Best Cleaning Tips From our Top Rated Cleaners
You can clean virtually any house in about four hours a week. One reason that cleaning other people’s houses is a lot easier than cleaning your own, is that you’re not involved in the mess. Nothing is personal and you don’t get distracted while you’re cleaning.
You can clean your own house just as efficiently if you don’t get distracted. Here are cleaning methods that you can adopt:
- Setting a Cleaning Schedule
- Cleaning Bathrooms
- Cleaning Ceilings and Walls
- Cleaning Floors
Learn How to Prioritize Your Cleaning Needs
Household chores like intensive kitchen cleaning and laundry are better left for another time as they can distract you from your mission. If you are efficient, you can run the dishwasher or washing machine while you focus on the tasks at hand.
It will make your job simpler if you have quick access to everything you need. It is a good idea to use a storage caddy or a bucket with a handle so you can carry your supplies from room to room.
In your cleaning caddy you should have:
- Sponge (with a scrubby side)
- Cotton rags (I like cloth diapers or old washcloths. Old t-shirts make good rags too. If you use old towels or clothing, cut them up so it’s easy to tell that they have been retired.)
- Microfiber cloths
- Paper towels
- Bathroom cleaner
- Glass cleaner
- Furniture polish
- Rubber gloves
- Floor cleaner and/or polish
How to Deep Clean Your House Fast
If the house has not been kept up, you will probably find a lot of dusty corners that haven’t been cleaned in a while the first time you clean.
Cleaning vs. Clearing Clutter
The first thing to understand is that there’s a difference between clearing clutter and cleaning. A lot of times when we’re cleaning our own houses, we do both at the same time, but this is not the most efficient way.
When a professional cleaner comes in, the house is generally expected to be “picked up.” If I would come into a house to clean it and there was stuff lying around, I would simply make piles for the homeowner to sort out later.
Cleaning to Remove Dust Mites
It’s important to clean more frequently throughout the year rather than just a little “spring cleaning. “Those untouched areas can harbor dust, mites and other irritants that should be removed regularly for health and wellness.
Dust mites can cause allergies and asthma. They like to live in fabrics and soft bedding, like mattresses, pillows, carpets, rugs and blankets. This is why weekly cleaning is important
Here are best cleaning tips and methods that you can adopt:
Step 1: Set a Cleaning Schedule or Cleaning Routine
The key to keeping your house clean is organization and consistency. If you stick to a cleaning schedule and do the entire house each week, you will probably find that it will take you less time to do your basic cleaning. Then you can catch up on those other tasks that you don’t need to do weekly.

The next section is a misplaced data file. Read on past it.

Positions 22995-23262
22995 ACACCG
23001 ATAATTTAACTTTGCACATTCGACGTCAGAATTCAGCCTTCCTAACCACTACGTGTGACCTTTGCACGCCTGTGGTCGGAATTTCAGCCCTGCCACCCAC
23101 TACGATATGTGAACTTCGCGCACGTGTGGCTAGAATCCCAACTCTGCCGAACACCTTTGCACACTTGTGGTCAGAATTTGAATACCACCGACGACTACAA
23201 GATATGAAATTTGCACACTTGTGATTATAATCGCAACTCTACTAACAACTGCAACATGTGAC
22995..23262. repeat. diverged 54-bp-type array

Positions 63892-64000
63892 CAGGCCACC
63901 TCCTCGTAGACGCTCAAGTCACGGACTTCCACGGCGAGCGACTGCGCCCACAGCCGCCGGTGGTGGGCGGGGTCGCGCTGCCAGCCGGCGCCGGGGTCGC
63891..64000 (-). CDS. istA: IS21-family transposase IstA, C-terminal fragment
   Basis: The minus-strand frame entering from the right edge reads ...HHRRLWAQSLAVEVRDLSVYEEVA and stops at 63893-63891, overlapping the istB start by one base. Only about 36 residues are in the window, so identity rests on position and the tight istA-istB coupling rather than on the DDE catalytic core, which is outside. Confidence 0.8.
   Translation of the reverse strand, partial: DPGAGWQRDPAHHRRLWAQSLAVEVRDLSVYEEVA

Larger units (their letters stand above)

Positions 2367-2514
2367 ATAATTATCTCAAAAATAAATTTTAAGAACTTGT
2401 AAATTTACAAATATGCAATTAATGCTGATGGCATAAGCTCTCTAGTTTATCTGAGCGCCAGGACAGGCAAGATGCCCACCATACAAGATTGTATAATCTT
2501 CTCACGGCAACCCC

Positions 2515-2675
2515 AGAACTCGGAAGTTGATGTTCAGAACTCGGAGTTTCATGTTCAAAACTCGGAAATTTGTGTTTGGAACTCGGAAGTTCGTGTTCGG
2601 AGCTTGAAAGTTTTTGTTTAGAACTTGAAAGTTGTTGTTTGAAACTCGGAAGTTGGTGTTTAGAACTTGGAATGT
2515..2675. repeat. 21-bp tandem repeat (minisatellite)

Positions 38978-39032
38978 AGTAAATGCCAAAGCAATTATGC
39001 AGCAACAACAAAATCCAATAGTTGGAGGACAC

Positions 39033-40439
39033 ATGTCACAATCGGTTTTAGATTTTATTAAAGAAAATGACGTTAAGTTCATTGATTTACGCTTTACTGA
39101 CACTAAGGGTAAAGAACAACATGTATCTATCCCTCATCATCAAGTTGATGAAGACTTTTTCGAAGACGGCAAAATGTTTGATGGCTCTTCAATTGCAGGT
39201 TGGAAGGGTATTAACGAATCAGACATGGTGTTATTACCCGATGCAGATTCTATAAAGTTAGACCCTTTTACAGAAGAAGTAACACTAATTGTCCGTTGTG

You might want to keep a running list of those, so they don’t get overlooked. Some of these tasks might include cleaning:
- the inside of the refrigerator
- kitchen cabinets
- medicine cabinet
- light fixtures
- books on bookshelves
- behind and under heavy furniture
Step 2: Start Cleaning the Bathrooms
The first thing you do is to start on all of the bathrooms at once. Remove everything from the tubs and showers and spray them with the bathroom cleaner you prefer and leave them to soak. Do the same with the toilet bowls. Put the cleaning products in and give them an initial swish with the brush. This is a good time to take a trash bag with you and empty all of the waste baskets.
Step 3: Change Bedding
Gather the clean sheets and pillowcases you will need for all bedrooms. Go to each room, strip the sheets and remake the bed. Gather all the soiled sheets and take them to the laundry room.
It is important to make the beds before dusting the ceilings in the bedrooms. This avoids getting dust under the covers. If the ceiling is particularly dusty, you may want to cover the freshly made bed with a sheet while dusting the ceiling.
Step 4: Clean Ceilings and Walls From Top to Bottom
While your bathroom-cleaner products are working in the bathrooms, you start on cobwebs and dust on the ceilings, corners and door jams, and work methodically around each room. Work your way all the way down the walls to the baseboards.
Step 5: Finish Cleaning the Bathrooms
By the time you’ve removed all the webs and dust, you’re ready to finish the bathrooms. When you are through cleaning, put all the shampoos and things back in the shower and do the vanity and mirror, scrub the sink and polish all the fixtures.
Clean the Toilet Bowl
Now you are ready to finish cleaning the toilet bowls. Don’t forget the rubber gloves for that job. I use a small wastebasket with a bleach solution in it to disinfect the toilet bowl brush after use. Paper towels are good for wiping the outside of the toilet and the seat to avoid contaminating other cleaning cloths with bacteria.
Step 6: How to Dust Your House
Now that the hard part is done, you’re ready to start dusting.
- Furniture: Starting at the top and removing all small items from the shelves and table tops. Polish wood surfaces with whatever oil or wax you prefer.
- Lamps: If the lampshade is covered in fabric, remove it and set it aside to be vacuumed. Wipe off the lamp itself and lift it to dust underneath.
Step 7: Vacuum and Mop Floors
When all of the dusting is done, you’re ready to vacuum. Vacuum in this order:
- Lamp shades: Vacuum the lamp shades and put them back in place.
- Furniture: Upholstered furniture should be vacuumed each week as well.
- Floor corners: Use the corner tool first to get the edges and corners of the floor. Then move on to the rugs and carpets.
- Hard floors: Clean the hard floors. I use my canister vacuum cleaner for that job, but if you have an upright vacuum, you may want to sweep.
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